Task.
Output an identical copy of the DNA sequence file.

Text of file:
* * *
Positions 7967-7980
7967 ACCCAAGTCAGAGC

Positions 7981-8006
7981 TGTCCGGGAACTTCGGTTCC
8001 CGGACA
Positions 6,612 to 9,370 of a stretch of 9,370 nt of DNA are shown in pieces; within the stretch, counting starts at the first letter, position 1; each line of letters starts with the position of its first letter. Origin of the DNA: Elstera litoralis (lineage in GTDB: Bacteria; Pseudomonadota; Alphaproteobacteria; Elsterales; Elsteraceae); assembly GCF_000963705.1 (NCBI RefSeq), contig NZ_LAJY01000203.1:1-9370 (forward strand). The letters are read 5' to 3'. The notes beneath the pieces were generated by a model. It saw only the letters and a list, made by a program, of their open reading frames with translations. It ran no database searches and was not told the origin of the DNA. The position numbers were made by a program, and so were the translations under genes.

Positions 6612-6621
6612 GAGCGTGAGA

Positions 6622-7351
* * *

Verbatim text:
Positions 7967-7980
7967 ACCCAAGTCAGAGC

Positions 7981-8006
7981 TGTCCGGGAACTTCGGTTCC
8001 CGGACA
Positions 6,612 to 9,370 of a stretch of 9,370 nt of DNA are shown in pieces; within the stretch, counting starts at the first letter, position 1; each line of letters starts with the position of its first letter. Origin of the DNA: Elstera litoralis (lineage in GTDB: Bacteria; Pseudomonadota; Alphaproteobacteria; Elsterales; Elsteraceae); assembly GCF_000963705.1 (NCBI RefSeq), contig NZ_LAJY01000203.1:1-9370 (forward strand). The letters are read 5' to 3'. The notes beneath the pieces were generated by a model. It saw only the letters and a list, made by a program, of their open reading frames with translations. It ran no database searches and was not told the origin of the DNA. The position numbers were made by a program, and so were the translations under genes.

Positions 6612-6621
6612 GAGCGTGAGA

Positions 6622-7351